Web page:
Morris College
Motto"Intrare Libris, Dispartire Servire"
Motto in English
"Enter to Learn, Depart to Serve"
TypePrivate, HBCU
Religious affiliation
Baptist Educational and Missionary Convention of South Carolina

33°56′18″N 80°20′45″W / 33.9383°N 80.3457°W / 33.9383; -80.3457
Campus33 acres (13.4 ha), 24 buildings
ColorsBlue & Gold
Sporting affiliations

Morris College (MC) is a private, Baptist historically black college in Sumter, South Carolina. It was founded and is operated by the Baptist Educational and Missionary Convention of South Carolina.[1]


Morris College was founded in 1908 by Jacob J. Durham, initially as a grade school, high school, and college. The college is named after the Reverend Frank Morris because of his outstanding leadership throughout the African American community of South Carolina. The college's first president was Dr. Edward M. Brawley (1908–1912). Morris College awarded its first bachelor's degree in 1915 under the administration of the college's second president Dr. John Jacob Starks. The college's third president was Ira David Pinson, who steered the college to expansion during the Great Depression.[2]

The college's longest-serving president was Dr. Luns C. Richardson, who served from 1974 to July 2017. The current president is Dr. Leroy Staggers, who formerly served as the college's academic dean.


Morris College offers bachelor's degrees in 20 areas of study. The college is accredited by the Southern Association of Colleges and Schools to award four different types of bachelor's degrees: Bachelor of Arts, Bachelor of Fine Arts, Bachelor of Science, and Bachelor of Science in Education.

To effectively accomplish the purpose and philosophy of Morris College, its academic programs are organized into five academic divisions which oversee their respective departments.

Division of General Studies

Division of Business Administration

Division of Education

Division of Religion, Humanities and Social Sciences

Division of Natural Sciences and Mathematics

Student life

Greek letter organizations

Morris College currently has chapters for eight of the nine National Pan-Hellenic Council organizations.


The Morris athletics teams are called the Hornets. The college is a member of the National Association of Intercollegiate Athletics (NAIA), primarily competing as an independent within the Continental Athletic Conference since the 2005–06 academic year. The Hornets previously competed in the defunct Eastern Intercollegiate Athletic Conference (EIAC) from 1983–84 to 2004–05 (when the conference dissolved).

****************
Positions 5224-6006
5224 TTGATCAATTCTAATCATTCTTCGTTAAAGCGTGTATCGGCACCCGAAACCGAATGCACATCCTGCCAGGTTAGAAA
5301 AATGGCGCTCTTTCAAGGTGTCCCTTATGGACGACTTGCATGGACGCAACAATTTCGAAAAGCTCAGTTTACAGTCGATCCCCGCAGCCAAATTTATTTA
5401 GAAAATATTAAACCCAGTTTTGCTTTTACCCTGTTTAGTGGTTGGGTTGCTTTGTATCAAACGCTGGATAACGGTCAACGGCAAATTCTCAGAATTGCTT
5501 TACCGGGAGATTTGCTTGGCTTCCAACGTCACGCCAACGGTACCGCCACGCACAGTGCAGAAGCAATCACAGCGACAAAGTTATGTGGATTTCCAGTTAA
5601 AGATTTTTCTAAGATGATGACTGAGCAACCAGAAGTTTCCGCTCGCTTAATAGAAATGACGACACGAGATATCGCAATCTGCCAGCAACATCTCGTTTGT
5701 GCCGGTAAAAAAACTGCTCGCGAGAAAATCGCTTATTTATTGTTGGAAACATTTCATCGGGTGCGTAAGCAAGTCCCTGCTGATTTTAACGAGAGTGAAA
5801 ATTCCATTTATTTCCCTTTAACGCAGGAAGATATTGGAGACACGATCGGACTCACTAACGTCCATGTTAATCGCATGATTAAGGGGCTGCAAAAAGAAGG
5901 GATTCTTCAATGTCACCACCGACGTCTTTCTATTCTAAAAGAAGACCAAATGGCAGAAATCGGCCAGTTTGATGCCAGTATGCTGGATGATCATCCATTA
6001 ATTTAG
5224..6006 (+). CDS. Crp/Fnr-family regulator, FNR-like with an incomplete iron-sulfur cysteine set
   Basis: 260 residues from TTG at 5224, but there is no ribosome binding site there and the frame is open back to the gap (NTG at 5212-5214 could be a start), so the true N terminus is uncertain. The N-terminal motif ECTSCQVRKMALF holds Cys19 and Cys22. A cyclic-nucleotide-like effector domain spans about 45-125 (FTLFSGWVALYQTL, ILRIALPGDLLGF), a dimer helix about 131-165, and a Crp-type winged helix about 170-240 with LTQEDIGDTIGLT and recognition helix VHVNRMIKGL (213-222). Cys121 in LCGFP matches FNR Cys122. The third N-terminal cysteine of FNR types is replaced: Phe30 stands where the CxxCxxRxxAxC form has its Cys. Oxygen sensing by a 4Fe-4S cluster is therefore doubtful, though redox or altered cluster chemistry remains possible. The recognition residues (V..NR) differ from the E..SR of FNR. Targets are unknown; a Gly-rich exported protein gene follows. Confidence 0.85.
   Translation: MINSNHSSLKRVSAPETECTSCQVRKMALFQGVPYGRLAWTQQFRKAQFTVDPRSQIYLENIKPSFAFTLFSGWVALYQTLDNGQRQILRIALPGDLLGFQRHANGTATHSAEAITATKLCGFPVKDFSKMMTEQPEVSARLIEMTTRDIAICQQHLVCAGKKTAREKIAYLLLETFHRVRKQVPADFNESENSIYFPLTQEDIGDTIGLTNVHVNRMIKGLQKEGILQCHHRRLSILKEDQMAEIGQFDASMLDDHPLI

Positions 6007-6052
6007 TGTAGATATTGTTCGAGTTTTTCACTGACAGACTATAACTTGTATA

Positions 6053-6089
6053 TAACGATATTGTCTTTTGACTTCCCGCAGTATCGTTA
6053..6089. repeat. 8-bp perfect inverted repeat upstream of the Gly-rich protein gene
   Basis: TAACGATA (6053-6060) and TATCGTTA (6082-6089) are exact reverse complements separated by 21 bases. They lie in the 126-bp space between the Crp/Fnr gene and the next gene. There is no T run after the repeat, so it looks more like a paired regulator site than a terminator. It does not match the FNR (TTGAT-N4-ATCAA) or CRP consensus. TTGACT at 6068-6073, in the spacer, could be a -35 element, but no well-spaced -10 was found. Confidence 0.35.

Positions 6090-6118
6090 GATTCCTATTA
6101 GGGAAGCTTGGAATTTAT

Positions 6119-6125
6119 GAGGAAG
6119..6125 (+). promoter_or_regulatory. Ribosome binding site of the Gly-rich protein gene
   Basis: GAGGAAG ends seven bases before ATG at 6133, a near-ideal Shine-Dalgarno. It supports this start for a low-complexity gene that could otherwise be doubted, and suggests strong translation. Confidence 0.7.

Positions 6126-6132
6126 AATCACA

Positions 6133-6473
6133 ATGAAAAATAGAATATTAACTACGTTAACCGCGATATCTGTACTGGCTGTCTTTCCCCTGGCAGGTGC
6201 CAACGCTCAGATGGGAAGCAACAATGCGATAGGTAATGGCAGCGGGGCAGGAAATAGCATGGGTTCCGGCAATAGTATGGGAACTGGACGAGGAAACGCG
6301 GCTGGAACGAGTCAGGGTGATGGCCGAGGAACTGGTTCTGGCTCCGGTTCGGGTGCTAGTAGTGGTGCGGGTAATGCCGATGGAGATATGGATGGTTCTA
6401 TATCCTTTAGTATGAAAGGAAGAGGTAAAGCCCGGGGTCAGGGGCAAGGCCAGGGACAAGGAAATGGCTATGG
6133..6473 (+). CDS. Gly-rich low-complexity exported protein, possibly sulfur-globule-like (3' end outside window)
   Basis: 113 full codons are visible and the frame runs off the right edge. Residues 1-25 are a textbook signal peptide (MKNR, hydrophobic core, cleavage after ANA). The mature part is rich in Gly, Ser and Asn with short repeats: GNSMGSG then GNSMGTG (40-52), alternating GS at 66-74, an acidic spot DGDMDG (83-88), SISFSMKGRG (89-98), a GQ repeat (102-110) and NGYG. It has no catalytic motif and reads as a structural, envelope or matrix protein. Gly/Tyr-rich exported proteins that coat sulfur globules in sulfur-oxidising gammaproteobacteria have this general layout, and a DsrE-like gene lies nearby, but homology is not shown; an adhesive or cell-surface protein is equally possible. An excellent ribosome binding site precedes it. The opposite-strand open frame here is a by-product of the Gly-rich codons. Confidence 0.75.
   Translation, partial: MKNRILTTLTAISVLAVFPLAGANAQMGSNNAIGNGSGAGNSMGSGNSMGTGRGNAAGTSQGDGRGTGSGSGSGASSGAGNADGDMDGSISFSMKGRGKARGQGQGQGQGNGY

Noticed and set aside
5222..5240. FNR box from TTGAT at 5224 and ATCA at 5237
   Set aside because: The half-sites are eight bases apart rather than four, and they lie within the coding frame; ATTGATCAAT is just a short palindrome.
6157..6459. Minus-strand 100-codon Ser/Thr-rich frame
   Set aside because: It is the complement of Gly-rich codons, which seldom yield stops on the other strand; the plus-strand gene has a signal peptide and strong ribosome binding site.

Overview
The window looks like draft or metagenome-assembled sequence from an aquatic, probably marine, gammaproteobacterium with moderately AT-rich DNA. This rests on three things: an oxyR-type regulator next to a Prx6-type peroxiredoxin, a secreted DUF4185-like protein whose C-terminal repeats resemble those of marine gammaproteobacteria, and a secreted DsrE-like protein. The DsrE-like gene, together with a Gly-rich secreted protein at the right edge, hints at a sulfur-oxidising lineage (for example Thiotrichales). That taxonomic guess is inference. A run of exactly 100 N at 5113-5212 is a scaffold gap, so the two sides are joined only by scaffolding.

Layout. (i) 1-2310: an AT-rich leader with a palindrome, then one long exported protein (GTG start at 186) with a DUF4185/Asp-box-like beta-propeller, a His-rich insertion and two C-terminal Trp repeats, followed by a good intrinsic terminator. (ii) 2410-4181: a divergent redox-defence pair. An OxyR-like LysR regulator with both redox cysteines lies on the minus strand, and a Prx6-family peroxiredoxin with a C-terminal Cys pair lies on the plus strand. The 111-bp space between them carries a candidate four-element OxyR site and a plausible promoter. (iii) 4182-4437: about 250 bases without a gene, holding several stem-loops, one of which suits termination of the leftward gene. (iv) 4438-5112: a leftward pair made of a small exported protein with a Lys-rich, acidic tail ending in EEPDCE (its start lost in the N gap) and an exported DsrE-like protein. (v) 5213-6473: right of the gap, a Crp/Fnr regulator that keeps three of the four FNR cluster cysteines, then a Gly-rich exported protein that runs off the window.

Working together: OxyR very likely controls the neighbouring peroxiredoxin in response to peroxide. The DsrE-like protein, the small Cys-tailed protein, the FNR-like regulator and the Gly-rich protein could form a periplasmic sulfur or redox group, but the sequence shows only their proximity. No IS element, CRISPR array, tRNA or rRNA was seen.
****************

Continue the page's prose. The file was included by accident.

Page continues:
Morris competes in six intercollegiate varsity sports: Men's sports include baseball, basketball and track & field; while women's sports include basketball, softball and volleyball.

Notable alumni

Name Class year Notability Reference(s)
Dr. Leroy Bowman 1940 One of the original Tuskegee Airmen [3]
Laura Hall 1965 Politician; member of the Alabama House of Representatives from the 19th district [4]
Herman Harris 1963 Participant in the Freedom Rides [5]
James T. McCain Sumter County Council Vice Chairman; civil rights activist; local president of CORE; participated in Freedom Rides [6]
Arthenia J. Bates Millican 1941 Educator and author, protégée of Langston Hughes [7]
Jerry Moore 1963 Participant in the Freedom Rides [5]
Mae Francis Moultrie 1961 Participant in the Freedom Rides [5]
J. David Weeks 1975 Politician; member of the South Carolina House of Representatives from the 51st district; serves on the Judiciary Committee and was chair of the Legislative Black Caucus [8]
Stephen Middleton 1976 Scholar/Historian, Professor Emeritus, Mississippi State University; graduate of the Ohio State University (M.A., 1977) and Miami University of Ohio (Ph.D. in History, 1987) [9]
James Solomon Jr. ? Civil Rights Activist/Mathematics Scholar; Professor Emeritus, Morris College; one of three African American students to integrate the University of South Carolina in 1963. [10]

See also


  1. ^ Baptist Educational and Missionary Convention of South Carolina
  2. ^ Vereen-Gordon, Mary; Clayton, Janet S. (1999). Morris College : a noble journey. Virginia Beach, VA: Hallmark Pub. ISBN 0965375986. Retrieved 21 October 2017.
  3. ^ "Dr. Leroy Bowman". The Item. February 28, 2014. Retrieved January 22, 2021.
  4. ^ "Laura Hall, Alabama House of Representatives". Archived from the original on 2011-02-13. Retrieved 2011-01-30.
  5. ^ a b c Arsenault, Raymond. Freedom Riders (PDF). pp. 534–587. Retrieved January 22, 2021.
  6. ^ Walker, Donna Isbell (February 28, 2015). "James T. McCain fought for racial equality". The Greenville News. Retrieved January 22, 2021.
  7. ^ "Literary Landmark: Arthenia J. Bates Millican Home". United For Libraries. American Library Association. Retrieved January 22, 2021.
  8. ^ "Representative J. David Weeks". South Carolina House of Representatives. Retrieved January 22, 2021.
  9. ^ "Dr. Stephen Middleton". Mississippi State University. Retrieved August 2, 2021.
  10. ^ "Prof. James Solomon Jr". University of South Carolina. Retrieved August 2, 2021.